On this day women married and unmarried visit the shrines of Lord Shiva. They perform dances and sing fork songs. They also recall Parvati's devotion to her husband Shiva. Married women visit their parents' homes. It is believed that the married women having fasting on the day will find their husbands faithful. It is also believed that the unmarried women who fast on this day will have good luck in finding suitable husbands.


Gunla

The festival is celebrated by the Buddhists of the Kathmandu Valley during July-August. The month-long festivities celebrate the 'rains retreat' initiated by 25 centuries ago by Lord Buddha. This occasion is a time for prayer, fasting, meditation and religious music. On this day, important Buddhist statues and monasteries are on display. The teachings of Lord Buddha, which are still relevant, are remembered as the rains nurture the paddy in the farm.


Indra Jatra

The festival is marked to extend thanks to Indra, King of Heaven and controller of the rains, for the rains. The festival is celebrated for eight days in Kathmandu Durbar Square. The Goddess Kumari, the living Goddess, witnesses the special occasion of Indra Jatra.


Dasain

Dashain is the biggest festival in Nepal celebrated for 11 days. Major events of this festival are Ghatasthapana, Phool Pati, Mahaastami, Nawami and Vijaya Dashami. It is a celebration of Goddess Durga’s victory over demon Mahisasur. Green-colored plant is planted in majority of the Nepali household, animal sacrifices are made to please various forms of goddess; people dress up beautifully and visit their elders to receive blessings. Children during this ritual are gifted with money. Kite flying highlights the occasion with fun and joy.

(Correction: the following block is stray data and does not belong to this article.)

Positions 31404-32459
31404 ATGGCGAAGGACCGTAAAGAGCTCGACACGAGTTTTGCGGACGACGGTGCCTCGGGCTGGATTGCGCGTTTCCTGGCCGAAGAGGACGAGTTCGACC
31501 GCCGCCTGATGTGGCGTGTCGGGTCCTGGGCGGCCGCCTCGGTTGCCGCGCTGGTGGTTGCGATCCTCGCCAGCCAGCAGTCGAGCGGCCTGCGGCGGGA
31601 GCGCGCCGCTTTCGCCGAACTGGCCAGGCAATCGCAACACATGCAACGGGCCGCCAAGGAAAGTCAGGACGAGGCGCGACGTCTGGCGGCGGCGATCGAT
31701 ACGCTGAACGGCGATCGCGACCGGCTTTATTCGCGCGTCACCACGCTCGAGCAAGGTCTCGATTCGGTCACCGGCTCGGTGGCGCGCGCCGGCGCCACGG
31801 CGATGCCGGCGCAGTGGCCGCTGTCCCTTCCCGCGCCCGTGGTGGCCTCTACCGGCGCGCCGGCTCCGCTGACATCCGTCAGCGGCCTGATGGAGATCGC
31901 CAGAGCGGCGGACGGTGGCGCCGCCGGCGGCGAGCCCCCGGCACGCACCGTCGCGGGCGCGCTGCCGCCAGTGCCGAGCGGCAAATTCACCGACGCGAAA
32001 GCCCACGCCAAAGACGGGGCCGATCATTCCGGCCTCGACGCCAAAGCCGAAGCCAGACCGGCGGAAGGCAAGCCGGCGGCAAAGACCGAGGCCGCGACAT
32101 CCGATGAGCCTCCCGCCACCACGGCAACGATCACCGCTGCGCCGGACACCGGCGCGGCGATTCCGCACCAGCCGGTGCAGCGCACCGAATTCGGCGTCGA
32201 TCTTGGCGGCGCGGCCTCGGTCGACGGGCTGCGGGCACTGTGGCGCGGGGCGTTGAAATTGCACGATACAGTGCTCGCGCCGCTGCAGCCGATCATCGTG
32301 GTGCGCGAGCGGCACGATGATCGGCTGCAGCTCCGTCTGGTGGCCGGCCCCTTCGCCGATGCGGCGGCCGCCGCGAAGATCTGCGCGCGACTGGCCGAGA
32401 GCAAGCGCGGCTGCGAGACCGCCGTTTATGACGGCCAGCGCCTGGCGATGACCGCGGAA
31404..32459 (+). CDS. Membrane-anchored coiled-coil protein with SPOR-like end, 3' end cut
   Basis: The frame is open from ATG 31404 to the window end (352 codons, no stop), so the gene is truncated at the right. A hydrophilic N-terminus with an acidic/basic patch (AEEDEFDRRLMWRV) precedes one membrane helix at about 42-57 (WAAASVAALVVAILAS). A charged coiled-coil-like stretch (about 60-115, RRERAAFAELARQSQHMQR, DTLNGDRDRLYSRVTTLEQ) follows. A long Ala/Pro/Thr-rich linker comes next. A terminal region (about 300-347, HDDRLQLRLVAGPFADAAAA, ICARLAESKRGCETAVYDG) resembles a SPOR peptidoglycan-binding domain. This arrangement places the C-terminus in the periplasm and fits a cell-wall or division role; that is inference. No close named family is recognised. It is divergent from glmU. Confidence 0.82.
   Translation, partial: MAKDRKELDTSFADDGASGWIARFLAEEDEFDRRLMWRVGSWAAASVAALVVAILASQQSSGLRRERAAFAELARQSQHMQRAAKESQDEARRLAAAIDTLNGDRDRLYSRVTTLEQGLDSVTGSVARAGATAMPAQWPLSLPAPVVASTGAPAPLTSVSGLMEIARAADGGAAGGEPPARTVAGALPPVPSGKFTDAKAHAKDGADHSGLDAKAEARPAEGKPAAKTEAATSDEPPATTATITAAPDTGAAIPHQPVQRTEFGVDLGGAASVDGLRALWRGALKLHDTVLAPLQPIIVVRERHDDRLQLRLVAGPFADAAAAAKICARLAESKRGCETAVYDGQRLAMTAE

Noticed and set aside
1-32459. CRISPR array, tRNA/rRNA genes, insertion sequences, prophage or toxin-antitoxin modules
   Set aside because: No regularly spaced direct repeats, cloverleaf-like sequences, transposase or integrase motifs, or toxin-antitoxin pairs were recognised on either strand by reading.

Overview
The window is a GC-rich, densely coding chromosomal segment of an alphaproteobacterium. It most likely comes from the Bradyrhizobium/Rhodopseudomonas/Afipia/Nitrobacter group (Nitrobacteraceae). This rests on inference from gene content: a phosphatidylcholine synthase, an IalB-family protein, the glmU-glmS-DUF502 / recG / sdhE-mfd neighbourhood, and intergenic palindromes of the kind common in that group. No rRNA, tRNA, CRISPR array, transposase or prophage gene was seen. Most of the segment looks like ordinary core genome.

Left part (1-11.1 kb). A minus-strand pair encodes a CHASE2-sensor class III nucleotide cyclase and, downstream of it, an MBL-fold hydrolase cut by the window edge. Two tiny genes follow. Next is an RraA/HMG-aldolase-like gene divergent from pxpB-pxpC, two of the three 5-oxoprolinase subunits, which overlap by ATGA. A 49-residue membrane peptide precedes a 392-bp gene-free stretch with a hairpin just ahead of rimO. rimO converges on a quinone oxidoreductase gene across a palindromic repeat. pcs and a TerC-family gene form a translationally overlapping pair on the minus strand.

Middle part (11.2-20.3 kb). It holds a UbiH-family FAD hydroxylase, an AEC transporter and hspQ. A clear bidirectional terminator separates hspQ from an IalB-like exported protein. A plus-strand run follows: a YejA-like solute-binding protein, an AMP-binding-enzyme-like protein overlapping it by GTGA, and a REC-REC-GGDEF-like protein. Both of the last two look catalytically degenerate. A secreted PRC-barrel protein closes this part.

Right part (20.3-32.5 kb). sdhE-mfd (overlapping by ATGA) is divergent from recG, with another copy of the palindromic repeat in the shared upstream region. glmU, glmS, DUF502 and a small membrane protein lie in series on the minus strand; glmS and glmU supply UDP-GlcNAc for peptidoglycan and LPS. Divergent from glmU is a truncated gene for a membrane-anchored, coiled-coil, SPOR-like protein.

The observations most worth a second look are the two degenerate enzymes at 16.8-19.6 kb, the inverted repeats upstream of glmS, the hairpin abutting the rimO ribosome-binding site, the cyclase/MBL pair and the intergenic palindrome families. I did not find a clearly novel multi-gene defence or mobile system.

Tihar

Also known by many names like Deepawali, Bhai Tika, Laxmi Puja. This five-day festival is considered to be of great importance as it shows reverence to not just the humans and the Gods like Laxmi, but also to the animals like crow, cow and dog, who maintain an intense relationship with the humans. The last day of the festival is known as Tika day or popularly known as Bhai Tika Day.


Mani Rimdu

This popular Sherpa festival is celebrated at Thyangboche Monastery for three-days. Sherpas and travellers alike flock to the scene to be entertained, and educated about the fundamentals of Buddhism as practised by the Sherpa people of Nepal. This festival is marked by masked dances and dramas.


Bala Chaturdashi

Legend has that a person named Bala turned into a demon after he accidentally ate burnt flesh of a corpse. He was killed deceivingly by the people. But after his death, people regretted their act and so began to practice Bala Chaturdasi to seek forgiveness from Bala. Pilgrims flock to Pashupatinath burning oil lamps at night, taking ritual bath at dawn & scatter grains for the dead.